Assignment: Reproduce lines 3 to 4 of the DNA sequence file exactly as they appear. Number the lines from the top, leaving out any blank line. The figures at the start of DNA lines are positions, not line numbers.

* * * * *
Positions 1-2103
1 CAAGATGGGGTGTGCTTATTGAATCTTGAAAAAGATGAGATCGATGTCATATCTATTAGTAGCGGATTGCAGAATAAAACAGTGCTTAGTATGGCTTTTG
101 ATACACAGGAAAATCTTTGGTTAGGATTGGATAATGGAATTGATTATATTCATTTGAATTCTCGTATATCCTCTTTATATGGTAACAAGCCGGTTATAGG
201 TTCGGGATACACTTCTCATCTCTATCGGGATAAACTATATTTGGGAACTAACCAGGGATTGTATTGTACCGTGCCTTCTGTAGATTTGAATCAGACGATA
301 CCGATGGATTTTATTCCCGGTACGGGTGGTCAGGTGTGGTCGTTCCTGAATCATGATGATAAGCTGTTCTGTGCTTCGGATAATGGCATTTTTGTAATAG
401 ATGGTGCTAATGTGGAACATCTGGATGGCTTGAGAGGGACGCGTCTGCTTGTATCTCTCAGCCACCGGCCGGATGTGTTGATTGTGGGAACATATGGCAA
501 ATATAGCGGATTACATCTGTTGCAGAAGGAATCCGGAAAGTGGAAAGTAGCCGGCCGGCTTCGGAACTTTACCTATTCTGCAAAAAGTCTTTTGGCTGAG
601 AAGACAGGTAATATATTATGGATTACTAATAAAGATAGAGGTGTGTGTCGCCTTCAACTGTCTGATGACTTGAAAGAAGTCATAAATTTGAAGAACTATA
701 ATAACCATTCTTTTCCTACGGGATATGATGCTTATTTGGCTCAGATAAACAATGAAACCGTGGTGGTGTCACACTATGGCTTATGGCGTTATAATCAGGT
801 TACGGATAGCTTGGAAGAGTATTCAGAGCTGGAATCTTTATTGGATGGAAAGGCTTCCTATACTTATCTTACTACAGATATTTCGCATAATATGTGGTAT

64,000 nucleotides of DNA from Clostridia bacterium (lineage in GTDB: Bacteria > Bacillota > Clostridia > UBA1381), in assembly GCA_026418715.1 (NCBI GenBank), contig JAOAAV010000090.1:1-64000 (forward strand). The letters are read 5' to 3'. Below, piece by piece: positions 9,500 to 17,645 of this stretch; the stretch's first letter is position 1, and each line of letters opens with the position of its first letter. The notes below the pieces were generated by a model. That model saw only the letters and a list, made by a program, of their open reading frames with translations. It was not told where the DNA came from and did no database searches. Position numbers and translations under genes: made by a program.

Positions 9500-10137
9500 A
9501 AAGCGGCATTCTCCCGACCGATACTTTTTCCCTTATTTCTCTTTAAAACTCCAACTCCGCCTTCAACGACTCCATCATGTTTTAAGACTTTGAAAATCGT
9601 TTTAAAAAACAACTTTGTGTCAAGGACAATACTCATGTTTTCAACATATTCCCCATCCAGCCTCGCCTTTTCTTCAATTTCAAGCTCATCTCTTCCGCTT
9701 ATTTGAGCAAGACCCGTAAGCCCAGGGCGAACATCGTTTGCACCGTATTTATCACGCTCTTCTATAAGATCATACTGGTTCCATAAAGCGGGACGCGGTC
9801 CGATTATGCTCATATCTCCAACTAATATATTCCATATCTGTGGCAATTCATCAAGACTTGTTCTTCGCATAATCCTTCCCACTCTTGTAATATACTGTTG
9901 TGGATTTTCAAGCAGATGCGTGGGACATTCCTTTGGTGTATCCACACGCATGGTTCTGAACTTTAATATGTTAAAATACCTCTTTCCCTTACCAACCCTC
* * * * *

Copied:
101 ATACACAGGAAAATCTTTGGTTAGGATTGGATAATGGAATTGATTATATTCATTTGAATTCTCGTATATCCTCTTTATATGGTAACAAGCCGGTTATAGG
201 TTCGGGATACACTTCTCATCTCTATCGGGATAAACTATATTTGGGAACTAACCAGGGATTGTATTGTACCGTGCCTTCTGTAGATTTGAATCAGACGATA